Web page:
1927 Fastnet winner and legendary Albert Strange-designed cutter yacht Tally Ho is in need of help.
She’s lying at Brookings Harbor, Oregon where the harbour authorities have decided that if she isn’t taken up by a new owner intent on bringing her back to life by June, she will be destroyed.
The aim of the Albert Strange Association is to bring her back to the UK for repair and restoration, and hopefully back to racing. Historic and beautiful as she is, she would be a wonderful project for someone with the right resources and interest.
Designed in 1909 and built for the owner of an early British Isles steam trawler fleet, she was built by Stow & Son of Shoreham for cruising in comfort while indulging in deep-sea fishing.
The yacht is said to have all the beauty associated with an Albert Strange design, but withthe power and seaworthiness of a pilot cutter. She won the 1927 Fastnet race in near storm conditions, and only two yachts of the whole fleet managed to complete the course. Read some terrific descriptions of the race.
See also the Save Tally Ho Facebook page and the Wikipedia and National Historic Ships entries for Tally Ho.
People feel strongly about this vessel. Here’s an appeal from the Council of American Maritime Museums.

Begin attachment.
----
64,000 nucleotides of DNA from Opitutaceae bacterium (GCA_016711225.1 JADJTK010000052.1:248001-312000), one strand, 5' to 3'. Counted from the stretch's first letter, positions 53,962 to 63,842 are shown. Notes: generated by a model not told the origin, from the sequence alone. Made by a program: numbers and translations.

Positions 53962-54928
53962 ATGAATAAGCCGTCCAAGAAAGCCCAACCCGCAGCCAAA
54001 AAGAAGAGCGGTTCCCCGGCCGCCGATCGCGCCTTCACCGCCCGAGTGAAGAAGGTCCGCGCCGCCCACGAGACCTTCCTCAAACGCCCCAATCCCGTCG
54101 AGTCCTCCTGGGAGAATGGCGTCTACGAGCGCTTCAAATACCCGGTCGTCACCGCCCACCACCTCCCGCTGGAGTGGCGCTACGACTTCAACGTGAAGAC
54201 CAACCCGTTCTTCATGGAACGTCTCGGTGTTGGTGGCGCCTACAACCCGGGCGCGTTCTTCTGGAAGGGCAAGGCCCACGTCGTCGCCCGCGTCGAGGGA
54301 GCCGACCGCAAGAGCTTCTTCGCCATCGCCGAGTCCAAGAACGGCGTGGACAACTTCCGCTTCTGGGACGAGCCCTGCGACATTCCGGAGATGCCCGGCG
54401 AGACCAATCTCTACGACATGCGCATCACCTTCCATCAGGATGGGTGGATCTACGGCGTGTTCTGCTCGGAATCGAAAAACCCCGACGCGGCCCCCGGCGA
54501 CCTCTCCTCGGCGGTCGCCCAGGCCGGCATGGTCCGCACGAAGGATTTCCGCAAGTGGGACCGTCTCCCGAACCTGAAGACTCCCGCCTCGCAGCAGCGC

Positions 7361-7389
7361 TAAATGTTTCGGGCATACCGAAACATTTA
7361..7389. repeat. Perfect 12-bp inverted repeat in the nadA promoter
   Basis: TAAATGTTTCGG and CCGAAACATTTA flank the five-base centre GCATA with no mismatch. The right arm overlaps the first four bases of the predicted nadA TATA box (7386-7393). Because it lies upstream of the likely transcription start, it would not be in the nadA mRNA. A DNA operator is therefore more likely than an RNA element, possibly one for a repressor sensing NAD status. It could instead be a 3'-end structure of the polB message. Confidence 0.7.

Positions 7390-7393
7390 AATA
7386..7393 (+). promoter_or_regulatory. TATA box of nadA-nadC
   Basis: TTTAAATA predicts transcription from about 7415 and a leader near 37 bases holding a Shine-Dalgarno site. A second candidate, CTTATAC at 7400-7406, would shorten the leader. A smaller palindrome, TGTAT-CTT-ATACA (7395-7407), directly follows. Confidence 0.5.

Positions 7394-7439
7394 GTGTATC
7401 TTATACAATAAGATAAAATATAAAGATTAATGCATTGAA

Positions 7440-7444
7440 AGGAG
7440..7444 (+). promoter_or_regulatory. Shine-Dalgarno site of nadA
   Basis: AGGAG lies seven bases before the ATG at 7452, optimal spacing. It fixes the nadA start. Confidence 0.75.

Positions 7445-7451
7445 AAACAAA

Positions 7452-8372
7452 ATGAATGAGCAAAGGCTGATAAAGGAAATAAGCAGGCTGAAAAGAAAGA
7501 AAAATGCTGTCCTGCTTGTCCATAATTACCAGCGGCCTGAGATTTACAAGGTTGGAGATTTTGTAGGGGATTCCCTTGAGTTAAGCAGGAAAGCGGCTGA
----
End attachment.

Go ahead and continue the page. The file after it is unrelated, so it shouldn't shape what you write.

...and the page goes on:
PS – The magazine Classic Sailor has just published this nice piece about Tally Ho. Let’s hope there is good news soon.
Joseph (two photos) and William Trayler
John Trayler has got in touch to ask whether Intheboatshed readers might be able to shed some more light on the careers of two of his forebears, both of whom were yacht captains based in Wivenhoe in the 1880 to 1910 era, or direct him to a source of more information.
Their were his great grandfather Joseph Trayler (1860-1915) and great uncle William Trayler (1855-1910).
John has learned that William was captain of the Varuna, which was wrecked on Madeira in 1909, and also captained the Star of the Sea, which was owned by the Duke of Norfolk. He’s also been informed that he captained the Cleopatra (ships register 99242) in 1894 and La Belle Sauvage (ships register 10903) in 1895.
A newspaper report of the funeral of Joseph Trayler mentions five boats are mentioned: Elsie, Spindrift, Dinitza, Bulrush and Marcella. A search of Lloyds Yachting Register did not reveal any information.
Are there records at Wivenhoe or elsewhere that John could access please? Let me know at firstname.lastname@example.org and I’ll forward the information to John.
This is terrifying. I haven’t been able to find a report of the outcome, but it’s definitely a warning to watch the weather, folks… I do hope they all survived and recovered.
I have wondered whether trailing drogues or warps have helped but surely they would hamper steering… Have someone on the stern with a sharp, serrated knife? Or would would that be littering?
PS – Nigel – see comments – suggests staying out. I’m just glad our weather forecasts today are rarely wrong by more than a force, at least in my experience.